To a Manager at a Kampala Guest House
08 Jun, 2012 - Betsy Brown
You hang up our clothes on the trees to dry
after washing each piece by hand.
Sometimes I wonder if you sleep,
when you serve us papayas and tea in the morning
and we ask, “how was your sleep?”
and you say, “very short.”
I’ve only known a few women like you–
more concerned about making our beds than sleeping in your own.
You serve us Novida pineapple soda and chicken and chips with your strong shoulders and say,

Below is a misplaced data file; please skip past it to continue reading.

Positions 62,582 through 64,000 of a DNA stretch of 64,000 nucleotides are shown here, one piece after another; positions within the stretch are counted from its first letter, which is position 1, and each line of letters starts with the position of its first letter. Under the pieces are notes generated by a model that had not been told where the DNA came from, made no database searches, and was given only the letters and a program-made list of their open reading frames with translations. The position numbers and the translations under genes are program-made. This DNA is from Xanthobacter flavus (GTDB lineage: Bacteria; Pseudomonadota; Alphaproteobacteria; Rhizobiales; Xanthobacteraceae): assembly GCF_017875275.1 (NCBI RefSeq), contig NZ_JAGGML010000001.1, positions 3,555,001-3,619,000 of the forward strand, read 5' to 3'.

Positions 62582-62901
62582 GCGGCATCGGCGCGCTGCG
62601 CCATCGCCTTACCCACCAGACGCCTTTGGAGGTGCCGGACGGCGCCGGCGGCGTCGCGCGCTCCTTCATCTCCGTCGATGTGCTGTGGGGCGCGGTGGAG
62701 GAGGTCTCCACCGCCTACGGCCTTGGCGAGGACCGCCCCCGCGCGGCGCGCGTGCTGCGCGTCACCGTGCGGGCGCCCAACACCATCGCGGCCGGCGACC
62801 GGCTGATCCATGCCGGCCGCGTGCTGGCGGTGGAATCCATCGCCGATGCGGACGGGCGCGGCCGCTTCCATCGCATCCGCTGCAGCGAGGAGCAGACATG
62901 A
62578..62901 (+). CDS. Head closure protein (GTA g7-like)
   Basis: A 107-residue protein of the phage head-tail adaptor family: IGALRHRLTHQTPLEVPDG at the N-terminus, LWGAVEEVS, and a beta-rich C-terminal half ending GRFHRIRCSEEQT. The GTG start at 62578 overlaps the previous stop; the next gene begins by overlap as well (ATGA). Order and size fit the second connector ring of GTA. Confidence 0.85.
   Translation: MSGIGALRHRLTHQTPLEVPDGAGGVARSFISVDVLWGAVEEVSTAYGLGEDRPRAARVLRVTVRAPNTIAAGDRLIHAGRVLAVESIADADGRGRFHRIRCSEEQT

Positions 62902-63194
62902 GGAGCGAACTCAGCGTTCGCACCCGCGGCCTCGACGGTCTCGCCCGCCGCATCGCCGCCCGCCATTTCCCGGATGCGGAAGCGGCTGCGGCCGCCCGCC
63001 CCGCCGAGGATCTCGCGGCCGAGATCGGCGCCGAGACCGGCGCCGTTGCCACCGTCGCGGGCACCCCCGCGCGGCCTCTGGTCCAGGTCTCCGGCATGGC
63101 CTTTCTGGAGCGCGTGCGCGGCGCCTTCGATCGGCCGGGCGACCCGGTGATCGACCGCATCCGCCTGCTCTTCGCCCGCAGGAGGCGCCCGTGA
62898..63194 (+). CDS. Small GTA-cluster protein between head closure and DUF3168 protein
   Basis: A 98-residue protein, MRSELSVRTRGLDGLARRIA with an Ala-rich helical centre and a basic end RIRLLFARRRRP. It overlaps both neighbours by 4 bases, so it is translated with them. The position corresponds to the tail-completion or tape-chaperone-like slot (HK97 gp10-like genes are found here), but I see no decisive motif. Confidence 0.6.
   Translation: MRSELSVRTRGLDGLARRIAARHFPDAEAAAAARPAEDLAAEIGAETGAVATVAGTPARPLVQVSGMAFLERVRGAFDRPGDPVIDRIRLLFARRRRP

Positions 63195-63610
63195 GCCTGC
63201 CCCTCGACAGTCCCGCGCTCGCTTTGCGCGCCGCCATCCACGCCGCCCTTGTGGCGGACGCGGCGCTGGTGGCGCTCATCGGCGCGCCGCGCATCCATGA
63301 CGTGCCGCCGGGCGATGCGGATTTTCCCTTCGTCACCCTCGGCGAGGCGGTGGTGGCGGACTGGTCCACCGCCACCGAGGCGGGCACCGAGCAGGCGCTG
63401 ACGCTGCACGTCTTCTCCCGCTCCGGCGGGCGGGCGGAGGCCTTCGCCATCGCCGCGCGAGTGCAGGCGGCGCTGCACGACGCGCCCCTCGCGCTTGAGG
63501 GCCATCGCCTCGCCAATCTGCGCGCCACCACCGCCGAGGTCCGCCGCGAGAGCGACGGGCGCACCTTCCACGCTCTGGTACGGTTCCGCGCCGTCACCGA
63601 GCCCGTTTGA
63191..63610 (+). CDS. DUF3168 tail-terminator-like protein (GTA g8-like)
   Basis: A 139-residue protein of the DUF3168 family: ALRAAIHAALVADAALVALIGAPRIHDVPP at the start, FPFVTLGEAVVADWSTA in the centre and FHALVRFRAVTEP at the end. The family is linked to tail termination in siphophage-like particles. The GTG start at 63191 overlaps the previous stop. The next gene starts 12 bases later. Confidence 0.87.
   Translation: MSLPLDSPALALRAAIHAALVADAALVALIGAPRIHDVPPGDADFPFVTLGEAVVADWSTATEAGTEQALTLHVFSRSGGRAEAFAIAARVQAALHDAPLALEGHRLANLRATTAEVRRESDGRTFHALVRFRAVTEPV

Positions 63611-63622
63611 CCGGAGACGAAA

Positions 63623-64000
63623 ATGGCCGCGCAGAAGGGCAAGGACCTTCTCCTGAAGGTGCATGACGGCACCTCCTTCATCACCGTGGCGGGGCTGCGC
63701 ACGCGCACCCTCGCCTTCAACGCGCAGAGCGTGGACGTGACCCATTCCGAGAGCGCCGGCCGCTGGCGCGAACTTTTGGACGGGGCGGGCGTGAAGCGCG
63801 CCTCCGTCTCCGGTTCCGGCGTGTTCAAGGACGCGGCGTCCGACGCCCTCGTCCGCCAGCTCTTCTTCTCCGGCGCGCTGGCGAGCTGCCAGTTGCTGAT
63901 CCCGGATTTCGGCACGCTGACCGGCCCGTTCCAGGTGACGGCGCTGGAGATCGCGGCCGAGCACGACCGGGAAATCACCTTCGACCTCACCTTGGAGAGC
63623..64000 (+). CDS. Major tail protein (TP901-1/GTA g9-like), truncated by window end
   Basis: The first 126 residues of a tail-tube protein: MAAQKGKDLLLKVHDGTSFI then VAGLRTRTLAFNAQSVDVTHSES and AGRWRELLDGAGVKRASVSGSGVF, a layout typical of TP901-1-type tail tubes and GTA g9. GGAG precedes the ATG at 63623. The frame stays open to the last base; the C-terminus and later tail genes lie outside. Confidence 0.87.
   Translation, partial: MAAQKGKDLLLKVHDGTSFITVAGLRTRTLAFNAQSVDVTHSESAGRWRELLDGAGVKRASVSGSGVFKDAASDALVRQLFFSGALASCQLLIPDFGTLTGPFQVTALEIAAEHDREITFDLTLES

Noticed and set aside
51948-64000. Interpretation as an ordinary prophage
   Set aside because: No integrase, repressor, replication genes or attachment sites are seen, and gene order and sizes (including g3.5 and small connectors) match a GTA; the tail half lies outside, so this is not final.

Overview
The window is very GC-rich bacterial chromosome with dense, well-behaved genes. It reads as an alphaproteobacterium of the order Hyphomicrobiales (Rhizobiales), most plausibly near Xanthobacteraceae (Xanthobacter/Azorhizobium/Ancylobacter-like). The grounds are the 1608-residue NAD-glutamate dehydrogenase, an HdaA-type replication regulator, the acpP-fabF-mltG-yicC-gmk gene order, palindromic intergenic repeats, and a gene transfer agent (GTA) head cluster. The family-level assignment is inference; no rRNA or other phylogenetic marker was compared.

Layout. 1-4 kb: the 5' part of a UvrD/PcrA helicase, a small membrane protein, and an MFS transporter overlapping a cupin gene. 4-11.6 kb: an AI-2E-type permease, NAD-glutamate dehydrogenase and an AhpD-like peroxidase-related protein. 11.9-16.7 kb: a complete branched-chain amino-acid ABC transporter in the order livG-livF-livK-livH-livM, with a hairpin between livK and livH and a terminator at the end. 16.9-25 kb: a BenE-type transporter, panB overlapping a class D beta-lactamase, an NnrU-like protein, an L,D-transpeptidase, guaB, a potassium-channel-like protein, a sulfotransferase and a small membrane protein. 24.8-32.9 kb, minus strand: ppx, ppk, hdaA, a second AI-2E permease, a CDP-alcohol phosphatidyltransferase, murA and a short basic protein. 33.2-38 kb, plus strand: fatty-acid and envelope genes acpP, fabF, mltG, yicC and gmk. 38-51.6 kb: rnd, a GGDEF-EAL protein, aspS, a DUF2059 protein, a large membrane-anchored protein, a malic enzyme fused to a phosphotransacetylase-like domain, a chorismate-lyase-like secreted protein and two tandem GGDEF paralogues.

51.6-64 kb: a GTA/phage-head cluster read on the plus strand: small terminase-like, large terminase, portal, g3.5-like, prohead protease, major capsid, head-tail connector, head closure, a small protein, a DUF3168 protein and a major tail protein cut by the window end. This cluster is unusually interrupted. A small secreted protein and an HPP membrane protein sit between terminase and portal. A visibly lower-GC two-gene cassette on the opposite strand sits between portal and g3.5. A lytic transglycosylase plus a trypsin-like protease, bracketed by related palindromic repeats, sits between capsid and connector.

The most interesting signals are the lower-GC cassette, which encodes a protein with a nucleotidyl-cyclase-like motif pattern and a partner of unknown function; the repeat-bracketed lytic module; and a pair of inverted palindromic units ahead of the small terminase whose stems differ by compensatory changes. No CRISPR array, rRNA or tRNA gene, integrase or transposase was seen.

“you look smart,”
which means I look nice,
I think you look smart, Charlotte,
with your long purple dress and sandals and strong brown jaw,
sweeping the porch to the sound of Cher–
you bring us water when the pipes don’t work,
and sometimes at night you join our mzungu parties
to laugh and decipher our American accents.
I like to make you laugh–
it makes me believe that humor can hop across continents.
And so you hang up my skirt on the trees to dry
as I fall asleep with the fan on,
trying to memorize the grace of your dance steps.